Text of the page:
Jesus said to his disciples: “Thus it is written that the Christ would suffer and rise from the dead on the third day and that repentance, for the forgiveness of sins, would be preached in his name to all the nations, beginning from Jerusalem.

You are witnesses of these things. And behold I am sending the promise of my Father upon you; but stay in the city until you are clothed with power from on high.”

Then he led them out as far as Bethany, raised his hands, and blessed them. As he blessed them he parted from them and was taken up to heaven. They did him homage and then returned to Jerusalem with great joy, and they were continually in the temple praising God.

Gospel of John 16:5–15

I did not tell you this from the beginning, because I was with you. But now I am going to the one who sent me, and not one of you asks me, ‘Where are you going?’

But because I told you this, grief has filled your hearts.

But I tell you the truth, it is better for you that I go. For if I do not go, the Advocate will not come to you. But if I go, I will send him to you.

And when he comes he will convict the world in regard to sin and righteousness and condemnation: sin, because they do not believe in me righteousness, because I am going to the Father and you will no longer see me; condemnation, because the ruler of this world has been condemned.

I have much more to tell you, but you cannot bear it now.

But when he comes, the Spirit of truth, he will guide you to all truth. He will not speak on his own, but he will speak what he hears, and will declare to you the things that are coming.

He will glorify me, because he will take from what is mine and declare it to you. Everything that the Father has is mine; for this reason I told you that he will take from what is mine and declare it to you.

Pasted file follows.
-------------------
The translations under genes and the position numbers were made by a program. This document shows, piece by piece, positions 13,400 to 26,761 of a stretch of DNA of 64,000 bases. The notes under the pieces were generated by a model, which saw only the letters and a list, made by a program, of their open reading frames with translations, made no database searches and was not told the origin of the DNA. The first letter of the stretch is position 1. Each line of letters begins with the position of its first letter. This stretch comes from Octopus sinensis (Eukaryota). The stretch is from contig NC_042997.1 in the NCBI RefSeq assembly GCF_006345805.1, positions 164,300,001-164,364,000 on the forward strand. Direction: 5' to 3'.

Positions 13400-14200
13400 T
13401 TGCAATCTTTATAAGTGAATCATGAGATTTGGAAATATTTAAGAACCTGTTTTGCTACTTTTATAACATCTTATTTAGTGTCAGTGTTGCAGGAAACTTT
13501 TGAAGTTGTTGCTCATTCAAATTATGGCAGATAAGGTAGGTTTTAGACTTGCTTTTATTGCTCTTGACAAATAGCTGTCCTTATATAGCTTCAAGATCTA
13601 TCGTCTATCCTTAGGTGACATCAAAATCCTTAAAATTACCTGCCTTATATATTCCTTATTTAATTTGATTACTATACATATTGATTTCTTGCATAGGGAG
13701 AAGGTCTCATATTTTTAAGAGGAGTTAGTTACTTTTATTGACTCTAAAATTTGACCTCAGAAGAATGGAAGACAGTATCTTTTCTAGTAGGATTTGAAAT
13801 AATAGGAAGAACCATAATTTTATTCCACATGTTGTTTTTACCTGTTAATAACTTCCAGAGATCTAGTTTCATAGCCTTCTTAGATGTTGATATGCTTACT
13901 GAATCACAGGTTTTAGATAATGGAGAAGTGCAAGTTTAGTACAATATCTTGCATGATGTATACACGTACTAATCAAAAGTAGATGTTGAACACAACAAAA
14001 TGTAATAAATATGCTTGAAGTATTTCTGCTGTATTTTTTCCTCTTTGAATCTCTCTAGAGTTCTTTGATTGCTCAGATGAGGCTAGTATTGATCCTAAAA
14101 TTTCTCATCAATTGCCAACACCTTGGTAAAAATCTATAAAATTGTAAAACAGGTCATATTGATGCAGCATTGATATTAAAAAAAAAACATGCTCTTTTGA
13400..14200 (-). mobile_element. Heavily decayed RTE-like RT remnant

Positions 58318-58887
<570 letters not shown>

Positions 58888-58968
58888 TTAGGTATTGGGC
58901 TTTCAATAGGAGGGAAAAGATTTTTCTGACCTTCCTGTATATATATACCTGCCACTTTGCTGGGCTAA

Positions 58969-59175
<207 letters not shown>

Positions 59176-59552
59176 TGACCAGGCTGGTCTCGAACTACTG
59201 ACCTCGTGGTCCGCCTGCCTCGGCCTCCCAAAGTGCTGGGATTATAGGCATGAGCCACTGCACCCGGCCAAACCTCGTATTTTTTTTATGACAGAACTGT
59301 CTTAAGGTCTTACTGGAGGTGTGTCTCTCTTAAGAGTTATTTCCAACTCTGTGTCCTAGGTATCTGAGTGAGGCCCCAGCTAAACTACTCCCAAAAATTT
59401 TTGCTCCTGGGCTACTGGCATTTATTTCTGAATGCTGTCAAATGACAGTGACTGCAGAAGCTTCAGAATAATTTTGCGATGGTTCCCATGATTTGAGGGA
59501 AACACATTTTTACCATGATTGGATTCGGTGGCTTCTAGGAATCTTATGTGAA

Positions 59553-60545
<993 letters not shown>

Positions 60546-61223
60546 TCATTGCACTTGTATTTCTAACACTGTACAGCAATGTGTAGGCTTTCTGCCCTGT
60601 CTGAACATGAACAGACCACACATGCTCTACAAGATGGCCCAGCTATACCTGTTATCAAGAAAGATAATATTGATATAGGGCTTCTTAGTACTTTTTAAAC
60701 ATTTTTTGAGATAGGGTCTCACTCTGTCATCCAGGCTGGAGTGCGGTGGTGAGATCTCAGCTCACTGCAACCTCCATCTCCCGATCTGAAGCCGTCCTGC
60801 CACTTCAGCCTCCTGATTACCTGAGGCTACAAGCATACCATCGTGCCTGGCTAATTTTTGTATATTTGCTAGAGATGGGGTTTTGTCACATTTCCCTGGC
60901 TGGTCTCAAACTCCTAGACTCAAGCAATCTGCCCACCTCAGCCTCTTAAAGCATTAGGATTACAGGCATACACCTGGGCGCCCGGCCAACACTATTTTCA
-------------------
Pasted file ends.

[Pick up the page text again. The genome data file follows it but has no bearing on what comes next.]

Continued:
The Present Time and the Future
Where the Head Has Gone Before in Glory, the Body is Called to Follow in Hope

Though already present in his Church, Christ’s reign is nevertheless yet to be fulfilled “with power and great glory” by the King’s return to earth. This reign is still under attack by the evil powers, even though they have been defeated definitively by Christ’s Passover. Until everything is subject to him, “until there be realized new heavens and a new earth in which justice dwells, the pilgrim Church, in her sacraments and institutions, which belong to this present age, carries the mark of this world which will pass, and she herself takes her place among the creatures which groan and travail yet and await the revelation of the sons of God.” That is why Christians pray, above all in the Eucharist, to hasten Christ’s return by saying to him: Marana tha! “Our Lord, come!”

Before his Ascension Christ affirmed that the hour had not yet come for the glorious establishment of the messianic kingdom awaited by Israel which, according to the prophets, was to bring all men the definitive order of justice, love and peace. According to the Lord, the present time is the time of the Spirit and of witness, but also a time still marked by “distress” and the trial of evil which does not spare the Church and ushers in the struggles of the last days. It is a time of waiting and watching.

— Catechism of the Catholic Church 671–672